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Congress at Work: Dodd-Frank Rollback

June 11, 2018

Congress at Work: Dodd-Frank Rollback

The Congress at Work series of articles is designed to give you a glimpse of various types of legislation currently under consideration. While either the Senate or the House of Representatives may initiate a bill proposal, be aware that many bills never become law—they may never make it out of committee, be blocked by a Senate filibuster, be delayed, lack sufficient votes, never be agreed upon by the two houses, or be vetoed by the president.

Economic Growth, Regulatory Relief and Consumer Protection Act (S. 2155) – Sponsored by Sen. Michael Crapo (R-ID) in November 2017, this bill rolls back some of the provisions of the Dodd-Frank Wall Street Reform and Consumer Protection Act of 2010. The original bill was designed to tighten regulations on financial institutions following the Great Recession of 2008-2009. This bill contains several provisions, including the following:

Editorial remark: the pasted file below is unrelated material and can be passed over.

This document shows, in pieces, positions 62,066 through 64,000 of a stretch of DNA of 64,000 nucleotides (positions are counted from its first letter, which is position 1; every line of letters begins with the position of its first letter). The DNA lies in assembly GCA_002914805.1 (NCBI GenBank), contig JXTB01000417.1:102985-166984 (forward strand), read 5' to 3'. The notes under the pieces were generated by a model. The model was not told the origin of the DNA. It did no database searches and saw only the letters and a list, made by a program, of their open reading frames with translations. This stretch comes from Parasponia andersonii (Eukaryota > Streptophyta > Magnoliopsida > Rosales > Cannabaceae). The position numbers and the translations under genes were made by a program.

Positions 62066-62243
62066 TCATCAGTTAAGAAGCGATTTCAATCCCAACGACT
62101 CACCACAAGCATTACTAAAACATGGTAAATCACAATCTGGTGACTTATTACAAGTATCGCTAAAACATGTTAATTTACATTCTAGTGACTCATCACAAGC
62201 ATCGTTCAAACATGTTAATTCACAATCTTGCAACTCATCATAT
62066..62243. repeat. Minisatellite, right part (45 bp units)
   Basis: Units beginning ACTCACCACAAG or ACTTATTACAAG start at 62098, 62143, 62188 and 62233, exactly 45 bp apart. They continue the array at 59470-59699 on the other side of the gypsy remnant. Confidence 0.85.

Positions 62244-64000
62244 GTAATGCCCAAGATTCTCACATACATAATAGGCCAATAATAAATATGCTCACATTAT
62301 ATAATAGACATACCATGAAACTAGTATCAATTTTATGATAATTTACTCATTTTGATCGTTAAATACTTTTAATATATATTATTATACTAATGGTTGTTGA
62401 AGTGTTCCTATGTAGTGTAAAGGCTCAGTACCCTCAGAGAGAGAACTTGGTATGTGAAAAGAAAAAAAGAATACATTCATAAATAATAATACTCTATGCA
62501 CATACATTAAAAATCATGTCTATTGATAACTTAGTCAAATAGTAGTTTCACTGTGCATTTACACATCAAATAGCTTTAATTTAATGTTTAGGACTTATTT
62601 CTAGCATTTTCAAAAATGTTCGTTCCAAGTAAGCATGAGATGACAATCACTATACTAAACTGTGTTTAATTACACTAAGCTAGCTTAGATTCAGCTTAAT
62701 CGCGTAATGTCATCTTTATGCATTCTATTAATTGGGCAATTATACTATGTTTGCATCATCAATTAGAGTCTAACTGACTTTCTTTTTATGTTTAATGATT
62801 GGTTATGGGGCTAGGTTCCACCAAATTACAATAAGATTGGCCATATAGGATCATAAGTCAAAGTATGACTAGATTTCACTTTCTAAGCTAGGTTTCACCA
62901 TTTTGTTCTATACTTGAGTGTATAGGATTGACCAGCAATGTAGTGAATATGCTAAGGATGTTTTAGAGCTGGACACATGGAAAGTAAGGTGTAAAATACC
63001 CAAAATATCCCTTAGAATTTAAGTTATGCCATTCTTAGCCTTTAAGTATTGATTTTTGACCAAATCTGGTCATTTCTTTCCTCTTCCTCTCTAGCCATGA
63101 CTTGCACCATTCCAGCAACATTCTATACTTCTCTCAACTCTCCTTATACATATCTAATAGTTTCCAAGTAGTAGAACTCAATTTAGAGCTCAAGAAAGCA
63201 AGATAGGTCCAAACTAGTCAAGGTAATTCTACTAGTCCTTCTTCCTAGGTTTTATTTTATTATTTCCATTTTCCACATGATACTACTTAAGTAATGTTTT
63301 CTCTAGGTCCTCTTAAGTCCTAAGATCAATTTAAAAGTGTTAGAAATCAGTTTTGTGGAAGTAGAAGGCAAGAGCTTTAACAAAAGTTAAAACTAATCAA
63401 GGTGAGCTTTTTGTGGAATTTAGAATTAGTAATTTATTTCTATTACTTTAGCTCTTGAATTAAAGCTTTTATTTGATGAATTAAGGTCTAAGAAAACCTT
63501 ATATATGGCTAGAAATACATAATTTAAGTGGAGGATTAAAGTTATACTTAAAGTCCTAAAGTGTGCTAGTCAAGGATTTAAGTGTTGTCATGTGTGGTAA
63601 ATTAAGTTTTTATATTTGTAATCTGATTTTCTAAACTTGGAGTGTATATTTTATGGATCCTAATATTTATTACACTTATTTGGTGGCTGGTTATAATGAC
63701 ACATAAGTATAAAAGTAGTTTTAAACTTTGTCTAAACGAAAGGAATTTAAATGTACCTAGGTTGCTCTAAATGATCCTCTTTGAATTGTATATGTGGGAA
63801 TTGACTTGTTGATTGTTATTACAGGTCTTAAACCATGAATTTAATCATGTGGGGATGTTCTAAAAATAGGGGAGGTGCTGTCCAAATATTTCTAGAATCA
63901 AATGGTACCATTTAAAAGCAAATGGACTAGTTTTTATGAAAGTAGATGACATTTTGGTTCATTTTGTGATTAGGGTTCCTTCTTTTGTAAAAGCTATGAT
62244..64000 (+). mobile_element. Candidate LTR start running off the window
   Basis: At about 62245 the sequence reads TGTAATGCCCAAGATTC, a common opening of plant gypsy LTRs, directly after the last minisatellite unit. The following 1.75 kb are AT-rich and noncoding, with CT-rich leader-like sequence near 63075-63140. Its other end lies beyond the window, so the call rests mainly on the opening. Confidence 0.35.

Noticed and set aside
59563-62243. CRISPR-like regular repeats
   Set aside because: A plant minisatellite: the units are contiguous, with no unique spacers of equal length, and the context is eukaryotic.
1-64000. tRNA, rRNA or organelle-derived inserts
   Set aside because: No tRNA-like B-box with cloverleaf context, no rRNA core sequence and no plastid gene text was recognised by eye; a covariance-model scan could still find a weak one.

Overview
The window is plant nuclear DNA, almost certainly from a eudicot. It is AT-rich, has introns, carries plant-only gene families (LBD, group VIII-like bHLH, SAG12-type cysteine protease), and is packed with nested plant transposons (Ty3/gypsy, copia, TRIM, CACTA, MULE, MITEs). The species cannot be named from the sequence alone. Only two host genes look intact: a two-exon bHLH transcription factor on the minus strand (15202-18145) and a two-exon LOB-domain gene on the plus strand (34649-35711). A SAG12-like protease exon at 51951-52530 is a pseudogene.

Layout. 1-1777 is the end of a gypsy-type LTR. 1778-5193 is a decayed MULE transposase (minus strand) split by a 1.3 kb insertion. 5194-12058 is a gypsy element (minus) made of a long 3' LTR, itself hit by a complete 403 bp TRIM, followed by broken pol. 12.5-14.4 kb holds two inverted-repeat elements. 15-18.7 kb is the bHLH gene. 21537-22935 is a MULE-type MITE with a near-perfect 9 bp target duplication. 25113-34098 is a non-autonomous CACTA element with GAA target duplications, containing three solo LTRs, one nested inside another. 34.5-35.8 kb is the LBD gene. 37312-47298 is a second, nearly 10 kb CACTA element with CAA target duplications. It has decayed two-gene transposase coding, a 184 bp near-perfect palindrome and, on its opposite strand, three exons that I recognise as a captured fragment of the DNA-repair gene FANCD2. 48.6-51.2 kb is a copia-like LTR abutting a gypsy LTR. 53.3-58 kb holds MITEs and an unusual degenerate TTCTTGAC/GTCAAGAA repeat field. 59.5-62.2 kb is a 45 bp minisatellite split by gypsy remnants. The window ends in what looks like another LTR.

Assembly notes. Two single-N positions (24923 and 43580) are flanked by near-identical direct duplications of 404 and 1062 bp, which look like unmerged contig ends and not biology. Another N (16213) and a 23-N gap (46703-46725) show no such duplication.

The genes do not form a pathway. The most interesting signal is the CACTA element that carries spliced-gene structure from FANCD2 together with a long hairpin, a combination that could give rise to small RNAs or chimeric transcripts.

• Exempts banks with between $50 billion and $250 billion in assets from some of the restrictions regulated by the Financial Stability Oversight Council.
  • Exempts banks with less than $10 billion in assets from some rules entirely, such as the Volcker Rule that bans banks from making certain speculative trades.
  • Requires the Federal Reserve to take the size of banks into account when crafting regulations, rather than issuing one-size-fits-all regulations.

The bill was signed into law by the President on May 23.